Discussion in 'Men's Health Forum' started by BBC3, Aug 20, 2009.
Just wouldl ike some explaination as to the functions of LH and particularly FSH on the male body.
Follicle-stimulating hormone (FSH) is a hormone synthesized and secreted by gonadotropes in the anterior pituitary gland. FSH regulates the development, growth, pubertal maturation, and reproductive processes of the human body.
To stimulate testosterone production, the hypothalamus releases a substance to the pituitary gland called gonadotropin-releasing hormone (GnRH). This hormone, in turn, causes the gland to produce two other hormones, follicle-stimulating hormone (FSH) and luteinizing hormone (LH), collectively known as gonadotropins.
LH is released into the bloodstream where it travels to the Leydig cells in the testes and stimulates testosterone biosynthesis from cholesterol. LH follows the pulsatile secretion profile of GnRH very closely, whereas FSH does not display such clear pulsatility owing to its longer half-life.
Testosterone exerts a direct, and after metabolism to estrogens an indirect, negative feedback effect on the secretion of GnRH and gonadotropins. Accordingly, plasma LH and FSH levels decrease after testosterone or estradiol administration and rise when negative feedback is disrupted by castration.
There are both similarities and differences in how FSH secretion is regulated when compared to LH. FSH binds to receptors in the Sertoli cells and promotes spermatogenesis. In addition to a number of other proteins, the hormones inhibin and activin are formed in the Sertoli cells under the influence of FSH. Inhibin is an important component in the feedback system controlling FSH secretion.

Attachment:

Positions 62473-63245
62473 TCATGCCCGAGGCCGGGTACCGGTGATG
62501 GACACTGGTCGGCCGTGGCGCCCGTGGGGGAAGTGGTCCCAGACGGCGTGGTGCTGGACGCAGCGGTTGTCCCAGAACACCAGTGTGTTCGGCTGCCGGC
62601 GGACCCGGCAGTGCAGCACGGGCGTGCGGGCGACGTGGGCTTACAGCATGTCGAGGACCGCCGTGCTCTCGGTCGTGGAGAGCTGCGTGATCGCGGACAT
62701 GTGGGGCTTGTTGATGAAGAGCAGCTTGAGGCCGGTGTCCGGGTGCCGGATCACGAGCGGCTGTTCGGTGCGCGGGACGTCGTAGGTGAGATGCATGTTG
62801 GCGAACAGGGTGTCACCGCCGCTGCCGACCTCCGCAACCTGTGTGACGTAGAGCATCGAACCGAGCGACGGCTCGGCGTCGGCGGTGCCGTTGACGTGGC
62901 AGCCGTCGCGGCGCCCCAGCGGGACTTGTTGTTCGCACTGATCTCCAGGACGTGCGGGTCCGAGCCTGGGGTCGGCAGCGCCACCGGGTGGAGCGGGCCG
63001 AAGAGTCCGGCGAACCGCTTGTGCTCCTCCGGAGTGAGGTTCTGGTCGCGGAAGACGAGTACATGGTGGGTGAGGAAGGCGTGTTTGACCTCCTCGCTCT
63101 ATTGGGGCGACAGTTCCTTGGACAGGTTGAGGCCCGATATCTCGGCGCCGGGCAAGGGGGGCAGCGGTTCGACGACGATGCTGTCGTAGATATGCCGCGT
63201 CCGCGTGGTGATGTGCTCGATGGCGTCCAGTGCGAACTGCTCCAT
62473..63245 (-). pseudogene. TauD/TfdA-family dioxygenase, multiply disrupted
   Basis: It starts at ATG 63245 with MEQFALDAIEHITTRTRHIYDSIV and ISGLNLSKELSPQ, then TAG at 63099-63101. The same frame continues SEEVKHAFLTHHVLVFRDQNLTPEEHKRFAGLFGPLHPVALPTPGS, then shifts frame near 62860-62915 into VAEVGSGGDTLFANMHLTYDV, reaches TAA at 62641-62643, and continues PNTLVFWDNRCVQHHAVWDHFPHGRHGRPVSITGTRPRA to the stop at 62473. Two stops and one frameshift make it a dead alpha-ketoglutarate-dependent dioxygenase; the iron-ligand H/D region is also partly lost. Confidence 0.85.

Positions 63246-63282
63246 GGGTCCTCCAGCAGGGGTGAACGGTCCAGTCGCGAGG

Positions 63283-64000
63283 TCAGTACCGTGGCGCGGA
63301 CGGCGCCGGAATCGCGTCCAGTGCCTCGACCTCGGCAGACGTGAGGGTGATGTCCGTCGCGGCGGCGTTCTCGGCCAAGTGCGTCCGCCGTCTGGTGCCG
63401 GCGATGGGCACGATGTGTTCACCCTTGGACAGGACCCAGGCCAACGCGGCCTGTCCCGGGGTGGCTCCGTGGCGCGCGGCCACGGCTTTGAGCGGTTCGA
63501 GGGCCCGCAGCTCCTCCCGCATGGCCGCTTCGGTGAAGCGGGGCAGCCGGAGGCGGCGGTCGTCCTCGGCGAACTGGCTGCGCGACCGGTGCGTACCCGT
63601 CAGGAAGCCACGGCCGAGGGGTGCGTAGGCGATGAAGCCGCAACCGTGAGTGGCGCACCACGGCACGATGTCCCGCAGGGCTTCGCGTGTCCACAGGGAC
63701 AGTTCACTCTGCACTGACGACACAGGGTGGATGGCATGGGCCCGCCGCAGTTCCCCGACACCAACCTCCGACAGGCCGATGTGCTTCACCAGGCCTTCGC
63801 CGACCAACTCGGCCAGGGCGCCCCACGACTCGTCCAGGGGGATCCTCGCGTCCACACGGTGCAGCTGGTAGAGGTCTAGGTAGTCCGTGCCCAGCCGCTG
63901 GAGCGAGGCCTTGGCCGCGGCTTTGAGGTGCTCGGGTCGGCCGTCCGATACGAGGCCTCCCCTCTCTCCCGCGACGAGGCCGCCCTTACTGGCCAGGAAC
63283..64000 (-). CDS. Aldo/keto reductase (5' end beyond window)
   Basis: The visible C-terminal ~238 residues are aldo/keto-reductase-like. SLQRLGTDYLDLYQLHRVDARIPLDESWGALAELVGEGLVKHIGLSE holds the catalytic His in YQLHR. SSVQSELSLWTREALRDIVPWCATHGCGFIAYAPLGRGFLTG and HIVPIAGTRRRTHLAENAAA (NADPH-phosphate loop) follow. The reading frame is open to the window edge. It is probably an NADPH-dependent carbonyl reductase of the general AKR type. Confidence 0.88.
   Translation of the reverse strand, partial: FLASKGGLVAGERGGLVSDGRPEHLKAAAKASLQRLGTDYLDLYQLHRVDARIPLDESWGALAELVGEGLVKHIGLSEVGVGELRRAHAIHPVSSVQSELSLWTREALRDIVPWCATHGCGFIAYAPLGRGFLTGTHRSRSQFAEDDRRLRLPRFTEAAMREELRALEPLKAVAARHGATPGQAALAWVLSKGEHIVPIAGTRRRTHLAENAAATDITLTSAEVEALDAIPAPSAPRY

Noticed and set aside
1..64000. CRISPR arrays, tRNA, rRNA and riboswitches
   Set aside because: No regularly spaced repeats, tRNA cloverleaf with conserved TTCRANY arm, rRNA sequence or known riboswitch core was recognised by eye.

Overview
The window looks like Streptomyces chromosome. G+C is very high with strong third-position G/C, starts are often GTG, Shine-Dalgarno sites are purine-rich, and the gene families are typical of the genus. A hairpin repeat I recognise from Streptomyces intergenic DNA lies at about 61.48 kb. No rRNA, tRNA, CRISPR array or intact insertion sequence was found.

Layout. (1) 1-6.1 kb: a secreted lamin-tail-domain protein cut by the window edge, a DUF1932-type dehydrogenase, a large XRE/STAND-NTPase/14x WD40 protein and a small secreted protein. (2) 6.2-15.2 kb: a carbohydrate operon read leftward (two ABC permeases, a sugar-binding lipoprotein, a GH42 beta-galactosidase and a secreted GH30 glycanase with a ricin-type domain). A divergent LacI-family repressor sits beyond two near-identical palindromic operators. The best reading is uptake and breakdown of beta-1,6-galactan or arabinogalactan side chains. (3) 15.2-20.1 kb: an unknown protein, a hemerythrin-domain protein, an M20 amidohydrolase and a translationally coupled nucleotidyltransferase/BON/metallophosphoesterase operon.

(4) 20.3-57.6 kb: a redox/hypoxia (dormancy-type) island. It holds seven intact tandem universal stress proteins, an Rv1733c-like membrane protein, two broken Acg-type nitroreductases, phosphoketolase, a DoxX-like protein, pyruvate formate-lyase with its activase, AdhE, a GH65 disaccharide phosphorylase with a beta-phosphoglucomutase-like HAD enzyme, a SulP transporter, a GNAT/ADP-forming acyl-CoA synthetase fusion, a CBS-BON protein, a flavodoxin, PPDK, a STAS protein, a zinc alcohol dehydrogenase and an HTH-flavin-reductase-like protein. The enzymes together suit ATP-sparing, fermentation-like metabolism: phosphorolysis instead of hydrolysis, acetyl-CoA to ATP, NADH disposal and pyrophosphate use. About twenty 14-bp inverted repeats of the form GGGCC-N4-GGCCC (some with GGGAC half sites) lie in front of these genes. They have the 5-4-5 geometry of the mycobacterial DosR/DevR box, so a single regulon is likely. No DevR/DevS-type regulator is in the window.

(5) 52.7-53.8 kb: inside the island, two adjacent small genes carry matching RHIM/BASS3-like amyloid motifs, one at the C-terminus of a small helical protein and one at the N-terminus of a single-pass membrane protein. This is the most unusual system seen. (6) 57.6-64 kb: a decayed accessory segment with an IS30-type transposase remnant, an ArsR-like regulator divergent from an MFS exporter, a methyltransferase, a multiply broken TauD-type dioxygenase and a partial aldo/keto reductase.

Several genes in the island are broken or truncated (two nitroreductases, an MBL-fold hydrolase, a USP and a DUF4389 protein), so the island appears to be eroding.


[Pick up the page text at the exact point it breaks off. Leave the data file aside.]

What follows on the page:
The role of FSH in spermatogenesis is, however, a matter for controversy. The classical view was that FSH stimulates spermatogenesis and that LH stimulated testosterone production. However, spermatogenesis is qualitatively maintained by testosterone alone in hypophysectomised rats or in rats immunized against GnRH. More recently, men with an inactivating mutation of the FSH receptor gene were identified in Finland. The testes of the five homozygous men were reduced in size and the sperm count and/or motility was reduced but two men were fertile implying that FSH is not essential for male fertility. On the other hand, spermatogenesis is not quantitatively normal in these models and FSH acts synergistically with testosterone in rodents or with hcg (LH) in men implying a role for FSH receptor activation in spermatogenesis.
WOW..... Strong answers. I guess my next question would be how do we simulate the FSH, like hcg does for LH?? Also, Britman, are you saying that HCG therapy while on cycle is not keeping me fertile since there is no FSH getting to the boys. Or perhaps I am incorrect and HCG simulates both. But I didn't think so.....?
hcg does appear to have a small degree of FSH activity as well in that the LH analogue can maintain germ cell development and maturation on it's own. Sperm count and fertility are increased as a result of such therapy. However, hMG (FSH analogue) may be required for quantitatively normal sperm counts - in practice this can be done for a relatively short period of time when one is trying to get their partner pregnant.
Of course all this assumes that one has full reproductive capabilities in the first place in the presence of gonadotropins.
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